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City Expands Neighborhood Infrastructure Project to Include Tree Planting Initiative


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The City of Tampa is taking an important step to maintain its world-class tree canopy while making important infrastructure improvements to the community. The City is expanding the Neighborhoods Design-Build Project to include a pilot program that will add hundreds of trees across two communities. This is in addition to installing more than 19 miles of water transmission lines in four neighborhoods and repairing more than 24 miles of wastewater pipelines in two neighborhoods.

Next on the list of Tampa's Neighborhood Design Build Project is MacFarlane Park. Crews recently started replacing more than 5 miles of water pipeline that will:

  • Improve water pressure and enhance water quality.
  • Improve fire protection for residential areas.
  • Reduce water infrastructure breaks.
  • Include improvements that incorporate sustainability and resiliency features throughout the neighborhood.
  • Improvements to the neighborhood's wastewater system were previously completed.

Over the course of the next several months, crews will also plant approximately 200 trees across Macfarlane Park and Virginia Park. The City is choosing trees that benefit the surrounding neighborhood and following the directive of "the right tree for the right place." The addition of these trees will help enhance the neighborhoods, increase Tampa's urban forest, and help in the City's mission to plant 30,000 trees by 2030.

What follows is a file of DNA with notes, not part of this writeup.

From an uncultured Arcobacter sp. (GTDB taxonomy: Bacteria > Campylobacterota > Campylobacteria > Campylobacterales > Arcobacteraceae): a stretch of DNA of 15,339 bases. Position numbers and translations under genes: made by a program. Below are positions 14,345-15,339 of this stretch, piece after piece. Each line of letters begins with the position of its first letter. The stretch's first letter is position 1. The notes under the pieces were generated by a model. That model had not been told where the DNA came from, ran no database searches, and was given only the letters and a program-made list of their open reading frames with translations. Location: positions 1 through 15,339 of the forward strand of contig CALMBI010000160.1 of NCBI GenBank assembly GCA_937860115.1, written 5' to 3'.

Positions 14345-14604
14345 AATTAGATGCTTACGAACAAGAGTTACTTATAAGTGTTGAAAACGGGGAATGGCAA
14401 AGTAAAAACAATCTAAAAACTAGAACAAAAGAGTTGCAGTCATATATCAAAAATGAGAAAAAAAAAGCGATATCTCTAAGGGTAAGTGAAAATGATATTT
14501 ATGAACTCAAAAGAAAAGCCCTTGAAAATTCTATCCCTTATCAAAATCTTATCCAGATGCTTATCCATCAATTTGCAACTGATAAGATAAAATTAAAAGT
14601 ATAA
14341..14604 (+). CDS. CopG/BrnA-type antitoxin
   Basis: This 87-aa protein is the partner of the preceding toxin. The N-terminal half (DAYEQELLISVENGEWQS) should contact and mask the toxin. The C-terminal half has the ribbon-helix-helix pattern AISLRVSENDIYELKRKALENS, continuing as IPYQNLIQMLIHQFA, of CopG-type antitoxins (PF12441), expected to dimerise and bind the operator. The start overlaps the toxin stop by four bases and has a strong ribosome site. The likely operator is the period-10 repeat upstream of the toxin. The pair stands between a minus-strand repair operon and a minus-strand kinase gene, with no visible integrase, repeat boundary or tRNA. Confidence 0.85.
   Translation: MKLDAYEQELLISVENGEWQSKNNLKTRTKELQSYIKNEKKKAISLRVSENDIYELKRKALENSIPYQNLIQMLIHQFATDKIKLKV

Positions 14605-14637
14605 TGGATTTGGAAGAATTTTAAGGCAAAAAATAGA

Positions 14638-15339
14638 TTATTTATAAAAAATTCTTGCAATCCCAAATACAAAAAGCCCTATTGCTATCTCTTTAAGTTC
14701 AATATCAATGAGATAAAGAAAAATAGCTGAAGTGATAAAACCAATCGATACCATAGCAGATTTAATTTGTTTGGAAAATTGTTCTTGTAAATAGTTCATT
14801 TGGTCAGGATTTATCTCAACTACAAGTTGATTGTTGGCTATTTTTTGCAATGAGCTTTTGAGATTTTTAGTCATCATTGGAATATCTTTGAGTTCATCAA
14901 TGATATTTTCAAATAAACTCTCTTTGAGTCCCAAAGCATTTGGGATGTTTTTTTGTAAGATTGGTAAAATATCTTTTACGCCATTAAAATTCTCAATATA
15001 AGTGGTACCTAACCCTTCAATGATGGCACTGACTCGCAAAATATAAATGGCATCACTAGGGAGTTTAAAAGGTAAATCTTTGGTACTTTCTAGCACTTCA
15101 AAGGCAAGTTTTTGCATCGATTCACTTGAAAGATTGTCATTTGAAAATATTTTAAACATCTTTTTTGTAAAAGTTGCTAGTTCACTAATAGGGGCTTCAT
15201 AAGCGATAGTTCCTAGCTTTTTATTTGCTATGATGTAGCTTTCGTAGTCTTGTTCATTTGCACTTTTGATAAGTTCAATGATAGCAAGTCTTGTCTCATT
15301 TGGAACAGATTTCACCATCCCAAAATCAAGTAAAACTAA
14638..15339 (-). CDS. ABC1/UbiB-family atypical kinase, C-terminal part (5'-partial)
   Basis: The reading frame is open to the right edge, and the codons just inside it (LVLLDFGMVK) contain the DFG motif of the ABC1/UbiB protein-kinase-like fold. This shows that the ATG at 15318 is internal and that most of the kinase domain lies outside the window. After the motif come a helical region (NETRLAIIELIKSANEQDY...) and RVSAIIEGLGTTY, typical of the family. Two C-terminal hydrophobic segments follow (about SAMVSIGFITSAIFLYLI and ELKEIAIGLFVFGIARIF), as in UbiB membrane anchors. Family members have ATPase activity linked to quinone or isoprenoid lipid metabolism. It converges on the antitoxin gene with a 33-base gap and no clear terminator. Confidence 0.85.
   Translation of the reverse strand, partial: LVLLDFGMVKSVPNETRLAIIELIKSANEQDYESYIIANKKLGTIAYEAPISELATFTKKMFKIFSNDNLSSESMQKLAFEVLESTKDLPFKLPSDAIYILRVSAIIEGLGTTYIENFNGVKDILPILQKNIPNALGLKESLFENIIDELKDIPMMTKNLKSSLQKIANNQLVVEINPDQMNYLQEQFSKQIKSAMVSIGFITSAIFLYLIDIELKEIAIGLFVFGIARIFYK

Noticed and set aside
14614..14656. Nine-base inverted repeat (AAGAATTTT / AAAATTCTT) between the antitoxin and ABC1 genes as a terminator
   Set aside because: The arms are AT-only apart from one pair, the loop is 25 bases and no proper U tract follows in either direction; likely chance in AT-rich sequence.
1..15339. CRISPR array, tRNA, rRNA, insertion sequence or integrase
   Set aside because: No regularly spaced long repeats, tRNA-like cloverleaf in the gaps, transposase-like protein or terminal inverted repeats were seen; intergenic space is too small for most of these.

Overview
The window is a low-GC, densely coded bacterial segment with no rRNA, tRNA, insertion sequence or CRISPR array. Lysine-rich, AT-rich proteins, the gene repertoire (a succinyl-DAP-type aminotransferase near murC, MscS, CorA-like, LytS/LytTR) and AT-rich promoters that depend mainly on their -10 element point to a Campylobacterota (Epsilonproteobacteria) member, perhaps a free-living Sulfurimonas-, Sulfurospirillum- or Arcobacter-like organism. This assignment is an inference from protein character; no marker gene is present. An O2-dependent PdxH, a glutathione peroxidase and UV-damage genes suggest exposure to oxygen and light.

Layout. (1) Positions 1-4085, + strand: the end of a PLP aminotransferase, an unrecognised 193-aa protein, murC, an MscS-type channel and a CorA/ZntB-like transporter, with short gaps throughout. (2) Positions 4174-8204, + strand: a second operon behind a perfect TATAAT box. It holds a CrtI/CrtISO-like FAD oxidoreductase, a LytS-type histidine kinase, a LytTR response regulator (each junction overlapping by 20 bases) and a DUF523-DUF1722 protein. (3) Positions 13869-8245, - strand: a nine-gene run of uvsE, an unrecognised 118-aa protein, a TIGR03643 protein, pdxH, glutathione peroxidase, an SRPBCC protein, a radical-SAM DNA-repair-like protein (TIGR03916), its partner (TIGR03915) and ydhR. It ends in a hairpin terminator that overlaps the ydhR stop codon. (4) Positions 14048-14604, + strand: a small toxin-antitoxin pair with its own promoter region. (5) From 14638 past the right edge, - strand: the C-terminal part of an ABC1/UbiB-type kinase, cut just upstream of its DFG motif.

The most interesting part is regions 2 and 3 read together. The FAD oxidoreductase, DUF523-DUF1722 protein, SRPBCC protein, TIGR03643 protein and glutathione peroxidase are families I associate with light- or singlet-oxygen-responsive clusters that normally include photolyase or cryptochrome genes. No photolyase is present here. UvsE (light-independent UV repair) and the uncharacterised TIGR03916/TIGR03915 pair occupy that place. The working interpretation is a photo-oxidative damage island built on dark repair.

"The City of Tampa is committed to investing in our neighborhoods," said Mayor Jane Castor. "This project will not only make crucial infrastructure improvements below ground but will also make improvements to the City's overall landscape."

Tampa's $92 million Neighborhood Design-Build project will make vital infrastructure improvements to Macfarlane Park, Forest Hills, Virginia Park, and East Tampa. Construction of the overall project is close to 50% completed, with work at Macfarlane Park scheduled to be finished in the Fall.

The water and wastewater infrastructure updates are funded through Tampa's PIPES plan (Progressive Infrastructure Planning to Ensure Sustainability). The $2.9 Billion funding plan will transform the City's 100-year-old water and wastewater infrastructure, serving approximately 725,000 people. Since 2021, more than 45 miles of water pipeline has been replaced.